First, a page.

June 19-24 – Charlottesville, Virginia July 24-29 – Savannah, Georgia July 31-August 5 – Edmonton, Canada Experience the pedagogy of Dr. George Bornoff in an intense program designed for teachers, college students, and high school students who are considering string teaching as a career. Participants play violin, viola, cello and bass while studying Bornoff’s materials and […]
The Foundation for the Advancement of String Education (FASE, Inc.) was established by Dr. George Bornoff in 1978 to promote and develop string teachers through training, grants, and publication of Dr. Bornoff’s unique string classroom approach. After his death in 1998, FASE turned its focus to the grant and scholarship initiatives with the hopes and dreams of inspiring students and teachers to strive for excellence, and to provide educational and financial support to help them reach their goals.
In addition to the George Bornoff Memorial Scholarship, FASE has distributed an average of over $60,000 each year to string programs and educators across the country! Grants have been awarded to a diversity of string-related programs, including Merit School of Music (Chicago, IL), Meadowmount School of Music, Boston Conservatory, National Center of Afro-American Arts/Boston City-Wide String Orchestra, South Florida Youth Symphony (Miami), Music Makers (Madison, WI), and the Montana and Massachusetts ASTA state chapters.
FASE continues Bornoff's mission with the ASTA (National American String Teachers Association) Dr. George Bornoff Memorial Endowment, which provides partial scholarships to promising young string teachers to attend the ASTA national conference. Individual string teachers are encouraged to apply for professional development grants, awarded yearly with preference given to those studying classroom pedagogy.
A Quick Glance About Bornoff
The Bornoff Approach to string education is…
- based on Gestalt psychology
- uses exercises in cycle form for teaching beginning through advanced techniques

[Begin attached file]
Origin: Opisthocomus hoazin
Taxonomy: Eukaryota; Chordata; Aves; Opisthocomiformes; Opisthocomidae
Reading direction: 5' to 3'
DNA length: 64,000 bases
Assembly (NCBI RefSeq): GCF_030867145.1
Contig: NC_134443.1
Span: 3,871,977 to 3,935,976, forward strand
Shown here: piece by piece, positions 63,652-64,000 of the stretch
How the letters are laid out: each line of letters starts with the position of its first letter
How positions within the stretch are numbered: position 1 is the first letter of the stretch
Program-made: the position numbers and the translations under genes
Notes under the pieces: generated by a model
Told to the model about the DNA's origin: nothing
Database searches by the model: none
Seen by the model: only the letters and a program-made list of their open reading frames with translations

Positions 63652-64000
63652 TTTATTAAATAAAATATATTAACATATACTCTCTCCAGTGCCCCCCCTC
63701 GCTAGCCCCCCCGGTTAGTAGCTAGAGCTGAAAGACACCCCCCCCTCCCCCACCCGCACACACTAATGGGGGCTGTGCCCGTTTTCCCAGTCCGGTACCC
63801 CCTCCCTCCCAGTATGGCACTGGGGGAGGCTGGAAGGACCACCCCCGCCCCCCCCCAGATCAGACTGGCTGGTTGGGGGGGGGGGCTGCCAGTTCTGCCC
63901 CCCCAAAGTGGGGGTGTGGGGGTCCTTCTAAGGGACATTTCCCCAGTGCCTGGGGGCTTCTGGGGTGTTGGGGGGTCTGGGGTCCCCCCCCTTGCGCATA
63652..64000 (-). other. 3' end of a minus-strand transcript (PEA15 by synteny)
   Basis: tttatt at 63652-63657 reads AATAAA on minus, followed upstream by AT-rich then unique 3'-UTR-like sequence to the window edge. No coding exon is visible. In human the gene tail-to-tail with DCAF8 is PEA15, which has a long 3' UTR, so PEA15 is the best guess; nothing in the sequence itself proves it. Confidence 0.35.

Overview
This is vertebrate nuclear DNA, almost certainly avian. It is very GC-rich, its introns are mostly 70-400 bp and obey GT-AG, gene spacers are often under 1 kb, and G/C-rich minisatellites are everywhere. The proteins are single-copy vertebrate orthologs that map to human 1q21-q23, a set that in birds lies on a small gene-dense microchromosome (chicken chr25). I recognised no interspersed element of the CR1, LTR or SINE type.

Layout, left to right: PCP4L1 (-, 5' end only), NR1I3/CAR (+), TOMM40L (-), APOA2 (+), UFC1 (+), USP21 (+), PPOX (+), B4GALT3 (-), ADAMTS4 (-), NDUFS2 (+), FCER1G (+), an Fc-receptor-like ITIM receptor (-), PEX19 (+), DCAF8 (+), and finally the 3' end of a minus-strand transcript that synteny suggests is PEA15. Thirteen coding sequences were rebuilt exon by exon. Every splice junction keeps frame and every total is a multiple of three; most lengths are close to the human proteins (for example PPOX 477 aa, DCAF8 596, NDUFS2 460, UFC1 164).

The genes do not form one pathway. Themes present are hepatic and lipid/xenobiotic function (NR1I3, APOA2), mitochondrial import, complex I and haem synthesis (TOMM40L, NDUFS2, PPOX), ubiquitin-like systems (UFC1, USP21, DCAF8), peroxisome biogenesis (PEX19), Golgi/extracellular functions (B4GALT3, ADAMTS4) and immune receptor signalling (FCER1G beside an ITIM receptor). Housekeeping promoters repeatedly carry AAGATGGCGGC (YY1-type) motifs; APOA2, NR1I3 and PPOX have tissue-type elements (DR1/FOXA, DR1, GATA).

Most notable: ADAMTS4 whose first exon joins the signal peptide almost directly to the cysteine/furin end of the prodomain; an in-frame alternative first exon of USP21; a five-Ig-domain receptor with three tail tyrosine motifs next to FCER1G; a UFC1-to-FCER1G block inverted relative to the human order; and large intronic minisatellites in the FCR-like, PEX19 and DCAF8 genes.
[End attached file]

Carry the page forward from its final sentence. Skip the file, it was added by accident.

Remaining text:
- moves from the large motion to the refinement of small detail
- was designed specifically for class instruction (but works well for private instruction too)
- is about process
- understands that the process is in a constant state of change and adaptation
- is about connections – between the student and the music, the music and the technique, the student and the teacher, and the student within the ensemble
- uses creative review, constants and variables, and meaningful repetition (often called spiraling in Twenty-First Century educational terms)
- focuses on solo performance within a group setting
- uses a collection of bowing and tonal variations that enables the teacher to modify lessons to fit individual class needs and promotes flexibility in performance from the earliest stages of instruction
First formalized and published in the 1950s, Dr. Bornoff’s classroom approach still holds tremendous value for today’s string teacher. Believing that every child has not only the ability, but the right to learn a string instrument, Dr. Bornoff created a finely-tuned classroom approach which can develop conservatory-level proficiency without traditional private lessons.
Extensive discussion with great artists and teachers of his time – Fritz Kreisler, Mischa Elman, Jascha Heifetz, Gary Karr, Marvin Rabin, to name a few – left George Bornoff “determined that it is absolutely essential to teach students artistry in playing as well as technique – and the sooner the better!” His approach skillfully sequences and integrates bowing technique, fingering, positions, shifting, double stops, harmonics, vibrato and more, and through the use of meaningful repetition, nurtures emotional maturity, and creative and technical flexibility, firmly grounded with sonorous tone production and artistic phrasing. Over the course of this next year, FASE will be busy updating our current publications and introducing Bornoff-edited solo and string orchestra repertoire, which, until now, have been available only in manuscript form.